William Gemmell Cochran lived from 1911-1980. He was born in the Royal Burgh of Rutherglen, Scotland. The Cochran family was a middle class family and provided William with a very normal childhood. His father was a railw ay employee all his life and William had one brother. Cochran was always good at academic subjects but not at art. He always had an intense desire to be first in his class. His repeated success in school won him many prizes and scholarships. He receiv ed scholarships at Glasgow and later at Cambridge University. This was an early start to a long successful academic career.

Cochran studied mathematics, applied mathematics, and statistics with Wishart, while attending Cambridge University. He was persuaded to go to Rothamsted without a Ph.D. and begin his practical work. During his stint at Rothamsted Cochran attende d lectures given by Fisher at University College. Cochran performed experiments, attending to weather issues, differential fertility of plots, and lack of replication. In six years at Rothamsted, Cochran completed 18 papers. Yates and Cochran worked on sample surveys while at Rothamsted, including a census of woodlands in 1938.

In 1939 Cochran visited Ames, Iowa and became a professor at Iowa State University. Raymond Jessen led sampling developments at Iowa State and was very grateful to have Cochranís research strength there. During his time at Iowa State he served on and chaired an advisory panel to the U.S. Census. Throughout World War Two, 1943-1944, he worked with Samuel Wilks at Princeton. He worked in accord with the Statistical Research Group. Shortly after World War Two Cochran was persuaded to head the gra duate program in experimental statistics at North Carolina State College. In 1949 Cochran chaired the Department of Biostatistics at Johns Hopkins University. He wrote two books, Sampling Techniques and Experimental Designs, during his tim e at Johns Hopkins. In 1957 Harvard University established a Department of Statistics in which Cochran was hired on to add strength and senior leadership.

Cochran specialized in fields such as sample surveys, experimental design, and analytic techniques. The U.S. Public Health Service researched the effects smoking had on lung cancer and Cochran was the statistical representative. In 1963 the Advis ory Committee told the Surgeon General smoking was a direct cause of lung cancer. Cochran was responsible for discovering many statistical methods. Methods of including or excluding an independent variable in multiple linear regression were developed by Cochran in 1938 (Regression Analysis, 34). He also invented the Cochran Q-test, which is used to evaluate two variables that are measured on a nominal scale. Cochran performed many agricultural studies such as the Influence of Rainfall on the Yield of Cereals and the Field Counts of Diseased Plants.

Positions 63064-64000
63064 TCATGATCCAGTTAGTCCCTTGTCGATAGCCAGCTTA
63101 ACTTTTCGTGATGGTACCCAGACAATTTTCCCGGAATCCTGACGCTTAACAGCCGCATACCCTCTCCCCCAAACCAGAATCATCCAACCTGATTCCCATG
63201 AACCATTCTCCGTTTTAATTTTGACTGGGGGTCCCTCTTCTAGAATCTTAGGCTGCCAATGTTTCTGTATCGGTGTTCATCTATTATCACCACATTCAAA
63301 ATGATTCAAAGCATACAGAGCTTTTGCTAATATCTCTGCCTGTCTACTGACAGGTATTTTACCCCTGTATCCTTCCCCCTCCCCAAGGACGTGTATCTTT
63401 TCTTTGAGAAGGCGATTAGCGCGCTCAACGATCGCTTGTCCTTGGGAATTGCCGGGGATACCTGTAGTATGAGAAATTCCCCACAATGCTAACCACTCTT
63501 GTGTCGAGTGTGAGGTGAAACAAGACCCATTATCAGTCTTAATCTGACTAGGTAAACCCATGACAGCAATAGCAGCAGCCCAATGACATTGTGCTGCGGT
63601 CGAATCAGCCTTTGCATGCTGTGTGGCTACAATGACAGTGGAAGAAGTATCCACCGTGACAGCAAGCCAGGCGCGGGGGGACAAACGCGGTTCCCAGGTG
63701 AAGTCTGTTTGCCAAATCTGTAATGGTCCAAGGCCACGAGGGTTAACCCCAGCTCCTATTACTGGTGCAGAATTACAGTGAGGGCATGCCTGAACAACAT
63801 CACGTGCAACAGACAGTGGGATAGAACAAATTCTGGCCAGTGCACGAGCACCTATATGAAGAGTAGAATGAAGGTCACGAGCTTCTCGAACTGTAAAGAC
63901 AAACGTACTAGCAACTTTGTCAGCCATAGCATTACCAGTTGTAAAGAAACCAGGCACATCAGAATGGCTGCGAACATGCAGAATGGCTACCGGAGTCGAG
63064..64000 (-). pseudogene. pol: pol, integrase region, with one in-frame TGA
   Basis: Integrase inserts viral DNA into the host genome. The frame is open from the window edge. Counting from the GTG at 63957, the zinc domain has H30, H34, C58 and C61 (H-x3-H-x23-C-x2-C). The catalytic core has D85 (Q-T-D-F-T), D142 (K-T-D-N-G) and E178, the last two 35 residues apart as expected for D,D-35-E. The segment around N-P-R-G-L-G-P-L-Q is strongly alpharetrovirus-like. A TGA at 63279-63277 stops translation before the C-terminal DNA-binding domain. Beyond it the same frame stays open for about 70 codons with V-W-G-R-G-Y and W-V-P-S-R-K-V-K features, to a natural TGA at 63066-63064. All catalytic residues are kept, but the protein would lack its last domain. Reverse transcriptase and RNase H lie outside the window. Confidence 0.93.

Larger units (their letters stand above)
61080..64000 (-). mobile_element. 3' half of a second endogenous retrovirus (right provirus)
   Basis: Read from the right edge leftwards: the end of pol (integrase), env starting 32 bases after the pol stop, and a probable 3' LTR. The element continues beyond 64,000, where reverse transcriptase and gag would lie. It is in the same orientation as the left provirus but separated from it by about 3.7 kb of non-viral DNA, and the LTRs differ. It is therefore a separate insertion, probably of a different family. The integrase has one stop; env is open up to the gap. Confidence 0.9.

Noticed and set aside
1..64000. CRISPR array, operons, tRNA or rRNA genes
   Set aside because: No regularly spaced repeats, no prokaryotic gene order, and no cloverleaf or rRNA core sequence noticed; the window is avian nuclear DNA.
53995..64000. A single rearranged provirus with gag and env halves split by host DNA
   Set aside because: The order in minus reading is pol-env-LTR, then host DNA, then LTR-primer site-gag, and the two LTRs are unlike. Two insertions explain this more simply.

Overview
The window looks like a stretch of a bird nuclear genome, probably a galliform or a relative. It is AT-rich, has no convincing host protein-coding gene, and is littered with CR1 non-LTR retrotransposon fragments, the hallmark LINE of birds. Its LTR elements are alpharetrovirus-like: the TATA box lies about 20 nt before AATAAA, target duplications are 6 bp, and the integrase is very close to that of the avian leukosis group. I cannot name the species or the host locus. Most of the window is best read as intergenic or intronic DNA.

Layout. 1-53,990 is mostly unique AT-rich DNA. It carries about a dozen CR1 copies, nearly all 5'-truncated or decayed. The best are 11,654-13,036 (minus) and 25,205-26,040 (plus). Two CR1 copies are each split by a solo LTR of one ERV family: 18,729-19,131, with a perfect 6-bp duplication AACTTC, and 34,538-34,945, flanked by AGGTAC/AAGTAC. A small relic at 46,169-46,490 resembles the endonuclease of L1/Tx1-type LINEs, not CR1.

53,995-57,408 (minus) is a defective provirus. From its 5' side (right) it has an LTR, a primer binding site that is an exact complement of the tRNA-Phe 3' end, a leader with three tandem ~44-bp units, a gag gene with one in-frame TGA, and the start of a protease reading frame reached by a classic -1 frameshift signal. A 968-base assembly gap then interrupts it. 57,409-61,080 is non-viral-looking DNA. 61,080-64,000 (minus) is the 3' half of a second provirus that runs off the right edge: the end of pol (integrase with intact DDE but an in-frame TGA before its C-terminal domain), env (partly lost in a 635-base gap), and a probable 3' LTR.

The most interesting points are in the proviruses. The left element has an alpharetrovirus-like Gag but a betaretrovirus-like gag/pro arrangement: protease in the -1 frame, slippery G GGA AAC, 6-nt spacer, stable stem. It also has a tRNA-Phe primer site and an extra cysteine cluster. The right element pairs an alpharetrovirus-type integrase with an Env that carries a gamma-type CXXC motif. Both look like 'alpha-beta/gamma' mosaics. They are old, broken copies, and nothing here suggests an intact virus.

Cochranís knowledge in the field of statistics did not occur by chance. He studied and worked at the most prestigious universities. He was a colleague of and a student of some very well known statisticians. Cochran was a student of Fisherís and a colleague of both Yates and Wilks. The statistical knowledge of Cochran was used by the Census Bureau, it was used in the medical field by the Surgeon General, and it was used in agriculture to determine crop yields. "Few, if any, have contribute d more to statistics as consultant, teacher, researcher and author" (Hansen).

Bibliography

 

Cochran, William G. Sampling Techniques. John Wiley and Son, Inc. 1997.

Cochran, William G. Contributions to Statistics. John Wiley and Sons, Inc. 1982.

Hanson, Morris H. Statistical Science, "Some History and Reminiscences on Survey Sampling." 1987.

Williams, E. J. Regression Analysis. John Wiley and Sons, Inc. 1959.